Is it possible for “cold” computers to ever understand us?
This is the question Dr Desmond Ong constantly asks himself. Yet he is hopeful that his research brings humanity one step closer to this possibility each day.
The 31-year-old is a research scientist at the A*STAR Artificial Intelligence Initiative and Institute of High Performance Computing. His research focuses on human reasoning with the aim of improving artificial intelligence.
But Dr Ong, who majored in physics and economics from Cornell University in 2011, became involved in this field through a chance development.
During his studies, he attended a lecture by a professor who showed people silent clips of election candidates. They were able to accurately predict the winners by observing each candidate’s attitude and charisma.
Dr Ong was intrigued by how such aspects of human behaviour could be studied scientifically. After completing his undergraduate degree, he went on to obtain a doctorate in cognitive psychology and a master’s degree in computer science from Stanford University in 2017.
“This might be an unusual choice for an A*STAR scholar,” he says. “But when I was applying for my PhD in 2011, I realised that as AI becomes a bigger part of our lives, more researchers who understand both psychology and AI would be needed to design better, more human-like AI.”
He also credits the National Science Scholarship (BS-PhD) — which he was awarded as both an undergraduate and a doctoral student — for setting the stage.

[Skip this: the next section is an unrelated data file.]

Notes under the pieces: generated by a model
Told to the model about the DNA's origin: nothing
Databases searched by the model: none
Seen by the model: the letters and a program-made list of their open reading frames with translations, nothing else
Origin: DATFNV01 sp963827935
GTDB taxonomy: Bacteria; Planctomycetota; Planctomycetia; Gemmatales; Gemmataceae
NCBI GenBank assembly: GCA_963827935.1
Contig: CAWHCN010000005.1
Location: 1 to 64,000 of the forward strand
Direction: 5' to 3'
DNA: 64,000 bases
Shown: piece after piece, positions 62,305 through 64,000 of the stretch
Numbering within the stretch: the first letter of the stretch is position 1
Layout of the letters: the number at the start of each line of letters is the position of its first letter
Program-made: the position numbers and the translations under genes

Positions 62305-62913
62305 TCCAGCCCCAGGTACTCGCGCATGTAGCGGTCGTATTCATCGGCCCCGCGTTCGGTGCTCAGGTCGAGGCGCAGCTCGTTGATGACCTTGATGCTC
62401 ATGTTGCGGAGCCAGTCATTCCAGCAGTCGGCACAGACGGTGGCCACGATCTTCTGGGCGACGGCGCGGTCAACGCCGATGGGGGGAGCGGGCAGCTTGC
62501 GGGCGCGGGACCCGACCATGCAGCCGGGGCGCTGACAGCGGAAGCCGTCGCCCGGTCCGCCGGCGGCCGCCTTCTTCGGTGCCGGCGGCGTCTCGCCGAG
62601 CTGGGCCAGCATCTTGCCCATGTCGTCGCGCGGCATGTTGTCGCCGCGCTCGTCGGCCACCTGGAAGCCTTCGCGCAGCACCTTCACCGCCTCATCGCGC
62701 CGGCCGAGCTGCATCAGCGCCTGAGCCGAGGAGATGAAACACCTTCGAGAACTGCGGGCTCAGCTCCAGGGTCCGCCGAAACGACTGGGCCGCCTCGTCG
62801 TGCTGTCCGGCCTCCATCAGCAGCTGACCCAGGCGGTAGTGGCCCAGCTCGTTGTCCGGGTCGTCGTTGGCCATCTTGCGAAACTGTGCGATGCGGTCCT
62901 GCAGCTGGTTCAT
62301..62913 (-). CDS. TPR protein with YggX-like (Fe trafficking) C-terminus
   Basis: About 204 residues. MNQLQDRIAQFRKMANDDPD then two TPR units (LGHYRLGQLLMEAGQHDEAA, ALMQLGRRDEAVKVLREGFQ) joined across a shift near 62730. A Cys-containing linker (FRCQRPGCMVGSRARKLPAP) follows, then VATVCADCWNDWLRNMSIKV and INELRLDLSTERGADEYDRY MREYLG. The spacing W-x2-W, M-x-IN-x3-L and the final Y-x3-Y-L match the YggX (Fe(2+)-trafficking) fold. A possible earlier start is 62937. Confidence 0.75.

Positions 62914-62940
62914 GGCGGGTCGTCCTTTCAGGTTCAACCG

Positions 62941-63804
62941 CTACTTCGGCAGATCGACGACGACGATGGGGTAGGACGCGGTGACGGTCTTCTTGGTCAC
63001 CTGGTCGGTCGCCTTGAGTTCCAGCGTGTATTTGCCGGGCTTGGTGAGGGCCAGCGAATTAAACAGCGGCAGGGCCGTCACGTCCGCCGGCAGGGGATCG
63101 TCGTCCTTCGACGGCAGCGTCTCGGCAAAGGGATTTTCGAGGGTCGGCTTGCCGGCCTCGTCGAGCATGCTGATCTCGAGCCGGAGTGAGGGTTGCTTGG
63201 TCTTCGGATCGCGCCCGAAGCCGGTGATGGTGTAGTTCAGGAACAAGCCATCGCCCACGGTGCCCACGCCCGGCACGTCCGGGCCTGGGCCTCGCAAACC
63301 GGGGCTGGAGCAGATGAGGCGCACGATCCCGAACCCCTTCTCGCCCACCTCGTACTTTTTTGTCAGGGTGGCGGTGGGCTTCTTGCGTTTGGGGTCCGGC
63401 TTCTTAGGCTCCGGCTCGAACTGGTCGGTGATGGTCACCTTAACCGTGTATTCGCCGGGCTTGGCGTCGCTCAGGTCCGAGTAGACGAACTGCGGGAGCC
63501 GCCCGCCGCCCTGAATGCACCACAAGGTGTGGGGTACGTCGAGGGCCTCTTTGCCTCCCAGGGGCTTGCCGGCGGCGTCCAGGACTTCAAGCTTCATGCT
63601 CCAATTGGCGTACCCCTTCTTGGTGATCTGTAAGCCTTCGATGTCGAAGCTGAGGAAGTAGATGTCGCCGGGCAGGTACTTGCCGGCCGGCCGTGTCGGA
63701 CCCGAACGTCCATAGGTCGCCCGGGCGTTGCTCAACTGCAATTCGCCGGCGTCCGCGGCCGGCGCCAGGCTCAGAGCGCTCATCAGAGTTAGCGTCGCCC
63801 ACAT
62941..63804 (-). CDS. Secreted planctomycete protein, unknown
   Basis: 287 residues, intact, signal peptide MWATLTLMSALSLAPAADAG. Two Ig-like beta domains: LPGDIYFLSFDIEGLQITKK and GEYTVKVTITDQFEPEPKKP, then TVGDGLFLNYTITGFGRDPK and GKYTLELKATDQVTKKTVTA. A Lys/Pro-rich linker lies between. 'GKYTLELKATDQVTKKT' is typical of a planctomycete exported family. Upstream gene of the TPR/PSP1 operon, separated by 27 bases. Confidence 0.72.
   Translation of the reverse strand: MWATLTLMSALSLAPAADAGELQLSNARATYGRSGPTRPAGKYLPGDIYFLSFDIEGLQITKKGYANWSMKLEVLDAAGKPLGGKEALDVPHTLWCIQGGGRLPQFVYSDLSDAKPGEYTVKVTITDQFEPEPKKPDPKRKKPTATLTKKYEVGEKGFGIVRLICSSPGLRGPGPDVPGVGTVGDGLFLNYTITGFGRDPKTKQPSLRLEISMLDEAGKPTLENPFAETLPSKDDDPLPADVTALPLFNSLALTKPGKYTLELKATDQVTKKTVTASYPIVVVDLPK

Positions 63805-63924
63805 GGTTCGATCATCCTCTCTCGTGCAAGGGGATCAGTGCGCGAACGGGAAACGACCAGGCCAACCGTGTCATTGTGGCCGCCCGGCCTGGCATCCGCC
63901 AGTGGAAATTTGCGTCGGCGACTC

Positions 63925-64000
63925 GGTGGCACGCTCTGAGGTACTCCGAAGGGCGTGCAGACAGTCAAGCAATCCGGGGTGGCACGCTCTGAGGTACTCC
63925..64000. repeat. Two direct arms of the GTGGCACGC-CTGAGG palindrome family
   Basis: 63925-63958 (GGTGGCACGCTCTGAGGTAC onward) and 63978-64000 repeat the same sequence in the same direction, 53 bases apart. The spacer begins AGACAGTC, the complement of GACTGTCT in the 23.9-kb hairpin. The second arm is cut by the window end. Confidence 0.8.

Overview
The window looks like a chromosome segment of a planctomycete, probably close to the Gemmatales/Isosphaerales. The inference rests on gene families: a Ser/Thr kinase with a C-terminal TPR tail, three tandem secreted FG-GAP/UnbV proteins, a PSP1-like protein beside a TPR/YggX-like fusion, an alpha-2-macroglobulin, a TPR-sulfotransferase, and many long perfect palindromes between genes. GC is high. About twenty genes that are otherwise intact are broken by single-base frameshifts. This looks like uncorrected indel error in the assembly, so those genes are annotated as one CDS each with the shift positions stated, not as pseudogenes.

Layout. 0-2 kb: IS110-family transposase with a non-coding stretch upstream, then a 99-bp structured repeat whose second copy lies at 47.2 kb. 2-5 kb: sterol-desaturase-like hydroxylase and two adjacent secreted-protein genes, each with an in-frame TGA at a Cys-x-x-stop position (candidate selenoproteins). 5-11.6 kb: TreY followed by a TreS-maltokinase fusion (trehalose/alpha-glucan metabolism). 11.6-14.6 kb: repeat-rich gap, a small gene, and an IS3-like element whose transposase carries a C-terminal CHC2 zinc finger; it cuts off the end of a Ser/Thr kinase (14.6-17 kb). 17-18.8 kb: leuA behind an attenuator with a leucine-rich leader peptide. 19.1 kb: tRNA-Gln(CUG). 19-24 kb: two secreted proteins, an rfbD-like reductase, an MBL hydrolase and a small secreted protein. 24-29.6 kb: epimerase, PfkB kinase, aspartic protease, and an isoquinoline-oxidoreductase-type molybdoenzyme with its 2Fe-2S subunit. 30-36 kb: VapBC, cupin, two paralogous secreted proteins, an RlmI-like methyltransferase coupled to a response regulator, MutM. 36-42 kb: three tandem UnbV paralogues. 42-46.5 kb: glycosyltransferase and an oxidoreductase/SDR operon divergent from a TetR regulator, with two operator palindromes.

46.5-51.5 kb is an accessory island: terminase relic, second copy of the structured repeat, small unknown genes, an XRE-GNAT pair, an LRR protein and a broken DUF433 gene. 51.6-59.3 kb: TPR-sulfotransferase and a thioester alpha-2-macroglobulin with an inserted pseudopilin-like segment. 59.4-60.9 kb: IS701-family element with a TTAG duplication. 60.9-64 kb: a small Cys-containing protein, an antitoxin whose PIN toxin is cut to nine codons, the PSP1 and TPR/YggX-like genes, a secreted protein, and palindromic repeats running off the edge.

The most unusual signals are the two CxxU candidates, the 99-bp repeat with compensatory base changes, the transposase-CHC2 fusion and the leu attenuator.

“During my first summer vacation, I did an eight-week research attachment with A*STAR, and gained a better understanding of research and the skills required.” Dr Ong is especially keen to correct the misconception that psychology is not related to science.
“Psychology is not just about marketing campaigns or dealing with clinical disorders,” he says. “There is so much more to it.”
To help computers “understand” human emotions, thoughts, facial expressions and gestures, Dr Ong uses equations and algorithms, and has to design scientific experiments.
“My job involves formulating precise research questions, designing experiments that can answer those questions, and building computational models that translate the answers into a language that computers can understand.
Giving back to society
While the word “robots” often brings to mind Hollywood humanoids and online “chatbots”, Dr Ong’s work is far more practical.
One of his projects is Tomo, a robot “pet” that runs away or approaches, depending on how it is called, which helps instil correct behaviour in children.
His long-term goal is to develop robots that can help with mental health issues or learning disabilities, such as healthcare robots that can detect pain and loneliness in patients, or emotionally-aware robot tutors to help improve learning.
His wife jokingly says that Dr Ong wants to build a “Baymax for emotions”, referring to the tirelessly loyal healthcare robot from the Disney animated movie Big Hero 6.
Dr Ong agrees. “I want to build emotionally-aware AI to help people achieve emotional well-being, and hence lead better lives.”
This is why he encourages students to explore social sciences like psychology, sociology and linguistics because they play a critical role in understanding what makes communities tick.
“Social scientists also play a crucial role in doing research that benefi ts society,” he says.
“Within A*STAR, we have a growing group of social scientists who are interested in tackling social issues using computational approaches.
“I am grateful that I can contribute to society as a computational social scientist.”